“Right now,” said Chase, “I’m more interested in taking Saurgon up on his offer for us to go swimming. What do you say, Kit?”

Within minutes Kra attendants had provided specially made bathing suits that had been prepared in anticipation of their arrival. After changing their clothes in cabines available at poolside, Kit and Chase walked partway up the central peak and stood at the top of the high dive.

“I don’t know,” Kit said edgily. “It’s got to be a good thirty feet down.”

“C’mon,” Chase urged. “It’ll be a slow motion fall.” He took her hand, stepped to the edge of the diving platform and said, “One, two, three, jump!” They stepped off the platform in unison and plunged down toward the pool’s surface in what was indeed a slow-motion descent. They hit the water feet first, splashing up walls of white froth that shot far out to each side of them and rained down gently on the pool’s surface. They submerged in the warm water but easily rose to the surface in time to watch the tall waves they’d made spreading slowly and gracefully outward from their landing spot.

“Whoo-hoo!” Kit cried. “Let’s do it again.”

“Okay,” Chase said, hugging her as they treaded water easily with slow kicks. “But I want to get on that water slide too.”

“Look, up there!” Kit exclaimed, pointing at a Kra who’d climbed to the highest pinnacle of the rocky hillock and stood on the craggy summit that was easily fifty feet above the water’s surface. The Kra stood poised for a moment and then launched itself into the air like an Acapulco cliff diver. It fell gracefully downward, headfirst in a swan dive, but just as it was about to hit the water’s surface, it gave a strong flap of its wings and despite the apparently insufficient length of its wing feathers—it flew!

Dr. Ogilvey, who’d come to the edge of the pool nearest Kit and Chase, called out, “Another advantage of low gravity. Even stubby Kra wing feathers are sufficient for flight.”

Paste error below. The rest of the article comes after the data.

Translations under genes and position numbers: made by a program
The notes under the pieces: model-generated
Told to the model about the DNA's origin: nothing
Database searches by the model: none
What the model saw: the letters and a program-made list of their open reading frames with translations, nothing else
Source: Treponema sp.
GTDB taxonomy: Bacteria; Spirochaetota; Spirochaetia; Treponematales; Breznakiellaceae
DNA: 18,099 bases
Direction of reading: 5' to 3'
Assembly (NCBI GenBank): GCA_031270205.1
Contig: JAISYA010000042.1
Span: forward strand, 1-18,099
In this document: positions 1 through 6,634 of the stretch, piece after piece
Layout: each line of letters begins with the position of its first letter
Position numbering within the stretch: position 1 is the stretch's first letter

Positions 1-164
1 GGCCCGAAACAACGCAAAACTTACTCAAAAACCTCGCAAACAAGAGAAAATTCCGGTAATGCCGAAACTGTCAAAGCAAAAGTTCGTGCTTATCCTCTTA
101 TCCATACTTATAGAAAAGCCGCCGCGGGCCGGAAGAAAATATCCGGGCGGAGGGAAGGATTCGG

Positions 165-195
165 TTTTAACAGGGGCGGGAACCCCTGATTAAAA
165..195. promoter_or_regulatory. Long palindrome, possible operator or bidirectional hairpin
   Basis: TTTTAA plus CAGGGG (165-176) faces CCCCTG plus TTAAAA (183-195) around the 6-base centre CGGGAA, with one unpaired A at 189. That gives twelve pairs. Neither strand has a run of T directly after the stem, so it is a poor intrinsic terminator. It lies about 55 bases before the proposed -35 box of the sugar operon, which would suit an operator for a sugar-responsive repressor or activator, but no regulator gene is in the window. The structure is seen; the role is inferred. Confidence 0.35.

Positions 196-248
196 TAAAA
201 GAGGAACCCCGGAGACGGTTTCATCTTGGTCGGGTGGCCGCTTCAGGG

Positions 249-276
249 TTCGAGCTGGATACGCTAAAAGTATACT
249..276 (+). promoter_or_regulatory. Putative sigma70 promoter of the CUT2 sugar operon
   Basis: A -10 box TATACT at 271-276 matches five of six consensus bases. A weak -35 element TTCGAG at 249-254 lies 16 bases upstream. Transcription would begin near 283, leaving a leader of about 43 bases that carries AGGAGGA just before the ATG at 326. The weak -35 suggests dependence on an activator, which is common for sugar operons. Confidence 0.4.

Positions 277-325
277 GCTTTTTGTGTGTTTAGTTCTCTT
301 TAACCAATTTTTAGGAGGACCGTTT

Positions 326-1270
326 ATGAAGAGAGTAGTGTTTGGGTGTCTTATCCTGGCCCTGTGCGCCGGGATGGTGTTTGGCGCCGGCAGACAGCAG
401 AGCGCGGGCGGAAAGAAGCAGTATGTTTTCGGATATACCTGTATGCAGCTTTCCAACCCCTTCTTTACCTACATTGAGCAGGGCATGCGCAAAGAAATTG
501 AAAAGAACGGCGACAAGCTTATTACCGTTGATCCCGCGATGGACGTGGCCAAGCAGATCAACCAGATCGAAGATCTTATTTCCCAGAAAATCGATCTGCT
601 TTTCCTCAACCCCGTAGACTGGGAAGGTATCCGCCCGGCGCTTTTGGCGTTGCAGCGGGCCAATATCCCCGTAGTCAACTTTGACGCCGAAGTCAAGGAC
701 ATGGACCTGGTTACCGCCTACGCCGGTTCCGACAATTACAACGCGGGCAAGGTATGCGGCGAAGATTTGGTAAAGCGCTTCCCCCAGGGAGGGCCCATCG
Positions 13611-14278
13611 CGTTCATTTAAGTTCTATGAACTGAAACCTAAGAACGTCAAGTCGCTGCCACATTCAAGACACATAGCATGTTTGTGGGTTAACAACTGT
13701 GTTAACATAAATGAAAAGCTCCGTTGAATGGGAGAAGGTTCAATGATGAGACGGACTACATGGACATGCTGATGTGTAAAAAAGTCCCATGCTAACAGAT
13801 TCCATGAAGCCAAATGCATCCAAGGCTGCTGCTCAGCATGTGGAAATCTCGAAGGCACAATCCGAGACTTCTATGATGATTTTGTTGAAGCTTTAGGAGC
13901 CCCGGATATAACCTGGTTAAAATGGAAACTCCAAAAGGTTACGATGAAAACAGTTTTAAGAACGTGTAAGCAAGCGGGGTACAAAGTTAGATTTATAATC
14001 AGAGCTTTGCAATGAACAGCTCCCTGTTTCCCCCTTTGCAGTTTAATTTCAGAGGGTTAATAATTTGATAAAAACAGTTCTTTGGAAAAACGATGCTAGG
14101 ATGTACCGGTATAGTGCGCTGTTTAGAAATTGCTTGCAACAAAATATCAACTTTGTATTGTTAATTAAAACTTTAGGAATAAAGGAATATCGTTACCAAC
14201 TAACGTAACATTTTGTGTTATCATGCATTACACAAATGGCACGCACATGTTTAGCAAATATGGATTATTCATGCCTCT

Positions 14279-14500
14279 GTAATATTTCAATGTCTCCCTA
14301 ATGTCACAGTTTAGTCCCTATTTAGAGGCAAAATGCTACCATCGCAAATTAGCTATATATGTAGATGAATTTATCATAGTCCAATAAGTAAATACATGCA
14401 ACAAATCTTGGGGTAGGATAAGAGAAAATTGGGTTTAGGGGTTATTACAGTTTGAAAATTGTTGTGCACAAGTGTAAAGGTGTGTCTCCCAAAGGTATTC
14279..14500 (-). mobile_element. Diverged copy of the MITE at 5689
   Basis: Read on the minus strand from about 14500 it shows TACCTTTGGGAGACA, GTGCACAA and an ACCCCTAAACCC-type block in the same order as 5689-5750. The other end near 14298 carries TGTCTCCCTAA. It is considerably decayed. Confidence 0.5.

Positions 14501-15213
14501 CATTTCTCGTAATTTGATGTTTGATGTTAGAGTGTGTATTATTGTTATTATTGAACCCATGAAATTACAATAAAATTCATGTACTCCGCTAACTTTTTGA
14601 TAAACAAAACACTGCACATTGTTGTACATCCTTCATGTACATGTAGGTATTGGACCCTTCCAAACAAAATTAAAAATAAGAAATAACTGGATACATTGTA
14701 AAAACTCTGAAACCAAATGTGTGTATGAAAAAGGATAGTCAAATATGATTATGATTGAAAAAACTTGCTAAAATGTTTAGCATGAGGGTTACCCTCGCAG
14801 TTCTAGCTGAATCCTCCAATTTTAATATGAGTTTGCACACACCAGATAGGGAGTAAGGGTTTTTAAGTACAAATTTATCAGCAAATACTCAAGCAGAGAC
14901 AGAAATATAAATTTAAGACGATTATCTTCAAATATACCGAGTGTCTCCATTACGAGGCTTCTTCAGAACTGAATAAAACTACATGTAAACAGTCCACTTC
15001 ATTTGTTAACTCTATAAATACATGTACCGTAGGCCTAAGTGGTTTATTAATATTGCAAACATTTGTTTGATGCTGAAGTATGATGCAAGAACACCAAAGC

The Kra, rather than touching down on the water, flapped vigorously and rose high into the air of the dome. It followed a leisurely course around the upper reaches of the dome for several minutes and then returned to land on the same pinnacle of rock from which it had started its sojourn in the air.

“I’d love to try that!” Kit exclaimed.

Gar called a few words to Dr. O, which the professor translated. “According to Gar, that can be arranged.”

Within another fifteen minutes, both Chase and Kit had been fitted out with artificial wings made by attaching real Kra feathers to mechanical apparatuses that fit on each arm, approximating the mechanical wings of the legendary human flyers, Icarus and Daedalus. As they stood at the brink from which the Kra had flown, Ogilvey called up an explanation. “When the Kra pluck their wing feathers for war or other necessities, they substitute these artificial wings for their real ones. Go ahead, give them a try!”

Without hesitation, Chase dove as he’d seen the Kra do, plummeting in slow motion until he turned upward with a few vigorous flaps, gaining altitude. “Come on,” he called to Kit. “It’s great!”

She stepped to the brink and voiced a nervous, “Geronimo!” and then leaped into the air. She fell until she duplicated Chase’s feat of flapping upward just before reaching the water. Suddenly, they were flying together like a pair of birds, or like the pterodactyls they’d watched a few minutes before. The feeling of moving freely in the air, propelled only by the movement of one’s own arms, was indescribably wonderful. It was only after several minutes of briskly flying to and fro around the dome’s interior, that a sense of fatigue in muscles never before used for this purpose brought them both back to land on the pinnacle. They were tired, panting, but delighted almost beyond measure. “Only on the moon,” Kit said, concurring breathlessly with what Chase had said earlier.
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For more cool moon imaginings, you might like reading all of Dinosaur Wars: Blood On The Moon.

About Tom Hopp

Thomas P Hopp is a scientist and author living in Seattle. He writes medical thrillers, natural disaster novels, and the Dinosaur Wars science fiction series.